FSA director of enforcement Margaret Cole has been named as one of Europe's most influential women for the second year running.
It follows Cole's promotion to the FSA's board in recognition of her role in increasing the regulator's conviction rate.
The fourth annual list of the 100 most influential women compiled by Financial News reveals more than a fifth of Europe's 100 most influential women sit at the top of some of the largest companies within the financial services sector.
Up to one third of the list hold managing director titles, while ten are regional heads and 15 are heads of department.
The listed women work across the investment banking, asset management, hedge fund, private equity, wealth management, pensions, financial regulation, exchanges and trading sectors.
HSBC attacked over Geoghegan severance deal
HSBC is bracing itself for a political backlash today after details of departing Michael Geoghegan's severance package emerged over the weekend, showing the bank's chief executive could walk away with more than £20m when he leaves the bank next year.
The Government has urged the banks to show restraint on pay awards as the economic recovery struggles to gain traction and the public sector prepares for thousands of job losses following next month's spending review, writes the Independent.
Last Friday, the bank confirmed Mr Geoghegan would leave next March after it broke with 30 years of tradition and passed him over for the chairmanship.
Cameron hints at tax cuts for middle-class once economy is back on track
David Cameron has hinted he will look to give tax cuts to the middle-class once the economy is fully in recovery.
Amid fears of spending and benefits cuts, the Prime Minister stressed his determination to 'give people back something from a growing economy', reports the Daily Mail.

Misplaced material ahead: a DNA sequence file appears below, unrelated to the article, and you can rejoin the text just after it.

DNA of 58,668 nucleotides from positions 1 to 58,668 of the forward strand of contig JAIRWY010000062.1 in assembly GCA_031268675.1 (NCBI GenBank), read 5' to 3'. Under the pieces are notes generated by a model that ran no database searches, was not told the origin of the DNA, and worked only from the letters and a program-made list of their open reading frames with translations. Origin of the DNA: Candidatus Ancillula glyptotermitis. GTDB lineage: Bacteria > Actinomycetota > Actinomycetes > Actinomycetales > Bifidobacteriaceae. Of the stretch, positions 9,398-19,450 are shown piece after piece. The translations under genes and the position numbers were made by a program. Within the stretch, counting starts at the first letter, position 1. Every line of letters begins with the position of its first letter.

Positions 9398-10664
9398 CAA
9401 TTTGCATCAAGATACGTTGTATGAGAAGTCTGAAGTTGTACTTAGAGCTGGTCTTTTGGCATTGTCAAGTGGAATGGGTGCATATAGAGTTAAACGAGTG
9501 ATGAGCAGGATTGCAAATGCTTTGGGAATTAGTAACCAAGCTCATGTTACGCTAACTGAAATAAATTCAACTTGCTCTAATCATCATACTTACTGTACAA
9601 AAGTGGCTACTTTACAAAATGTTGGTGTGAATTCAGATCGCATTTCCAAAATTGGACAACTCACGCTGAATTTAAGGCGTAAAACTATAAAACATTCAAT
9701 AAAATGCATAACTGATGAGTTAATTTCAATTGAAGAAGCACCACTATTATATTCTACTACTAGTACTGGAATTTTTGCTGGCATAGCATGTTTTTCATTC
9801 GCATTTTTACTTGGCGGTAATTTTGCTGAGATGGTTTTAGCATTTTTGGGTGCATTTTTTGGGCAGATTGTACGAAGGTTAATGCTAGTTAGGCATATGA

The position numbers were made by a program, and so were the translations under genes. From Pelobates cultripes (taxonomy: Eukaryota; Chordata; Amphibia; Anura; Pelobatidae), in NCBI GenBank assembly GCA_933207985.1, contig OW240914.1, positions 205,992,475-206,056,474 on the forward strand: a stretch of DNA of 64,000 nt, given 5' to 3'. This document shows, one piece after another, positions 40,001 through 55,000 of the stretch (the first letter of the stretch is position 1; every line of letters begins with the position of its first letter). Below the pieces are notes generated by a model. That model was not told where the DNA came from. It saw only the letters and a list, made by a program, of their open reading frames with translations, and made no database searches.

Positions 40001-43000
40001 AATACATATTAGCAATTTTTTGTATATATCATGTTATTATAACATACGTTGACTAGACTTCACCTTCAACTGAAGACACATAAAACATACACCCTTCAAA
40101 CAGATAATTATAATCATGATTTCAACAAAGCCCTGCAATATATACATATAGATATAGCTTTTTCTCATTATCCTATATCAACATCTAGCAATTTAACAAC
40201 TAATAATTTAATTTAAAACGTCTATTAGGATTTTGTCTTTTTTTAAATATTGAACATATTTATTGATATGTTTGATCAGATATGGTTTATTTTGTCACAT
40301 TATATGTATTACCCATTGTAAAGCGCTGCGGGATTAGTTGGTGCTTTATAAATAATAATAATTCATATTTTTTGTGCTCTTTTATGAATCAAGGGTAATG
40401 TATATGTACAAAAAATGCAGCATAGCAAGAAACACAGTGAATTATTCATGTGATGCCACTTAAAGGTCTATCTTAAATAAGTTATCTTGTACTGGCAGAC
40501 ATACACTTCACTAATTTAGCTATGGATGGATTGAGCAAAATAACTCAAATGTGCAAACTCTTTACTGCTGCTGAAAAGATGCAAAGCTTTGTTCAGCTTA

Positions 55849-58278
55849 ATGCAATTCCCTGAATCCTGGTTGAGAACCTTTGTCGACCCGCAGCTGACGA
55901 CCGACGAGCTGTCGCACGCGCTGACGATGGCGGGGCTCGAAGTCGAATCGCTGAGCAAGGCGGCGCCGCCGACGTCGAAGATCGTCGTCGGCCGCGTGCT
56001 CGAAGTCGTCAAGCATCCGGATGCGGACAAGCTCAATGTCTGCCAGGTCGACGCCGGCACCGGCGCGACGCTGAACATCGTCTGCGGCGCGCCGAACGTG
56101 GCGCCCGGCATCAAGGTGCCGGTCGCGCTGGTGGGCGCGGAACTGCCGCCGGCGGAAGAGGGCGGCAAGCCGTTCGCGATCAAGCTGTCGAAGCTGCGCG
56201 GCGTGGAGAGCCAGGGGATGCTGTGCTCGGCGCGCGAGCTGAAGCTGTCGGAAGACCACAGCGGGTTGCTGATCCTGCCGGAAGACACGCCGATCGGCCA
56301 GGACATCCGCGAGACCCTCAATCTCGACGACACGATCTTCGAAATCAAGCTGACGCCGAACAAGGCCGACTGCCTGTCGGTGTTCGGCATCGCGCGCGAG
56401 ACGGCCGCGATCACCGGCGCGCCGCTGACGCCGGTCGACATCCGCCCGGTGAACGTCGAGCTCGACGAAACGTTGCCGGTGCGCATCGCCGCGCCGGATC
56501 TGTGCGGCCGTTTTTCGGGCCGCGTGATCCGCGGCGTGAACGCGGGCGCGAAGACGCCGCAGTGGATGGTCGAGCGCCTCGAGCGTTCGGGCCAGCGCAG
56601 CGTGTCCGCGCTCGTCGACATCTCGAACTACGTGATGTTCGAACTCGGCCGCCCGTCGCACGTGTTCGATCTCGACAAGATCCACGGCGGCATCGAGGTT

He insisted there would be 'more jobs, higher growth, a stronger economy' once Britain's finances are on a better footing', the paper writes, citing an interview in the Telegraph.
In the interview, Cameron tried to offset fears about the upcoming spending review.
Victory for 'Red Ed' Milliband but business stays wary
Just days after the Business Secretary called them "spivs and gamblers", many City workers are feeling relieved the Coalition is in power, rather than Labour, under Ed Miliband.
Of the Mili-brothers, many in the City appear to have been hoping for David, the more centre-ground Blairite politician, to be elected, writes the Telegraph.
The younger Miliband insisted over the weekend that the party will not "lurch to the left" under his leadership, but the reaction of business groups showed they need more convincing.
There was a fear that "Red Ed" will push for more Government intervention in business, deliver more power to the unions, back the break-up of banks, and target high-earners.
To promote 'long-term investment'
Switching 'hard and expensive'
Smaller funds still packing a punch
To drive progress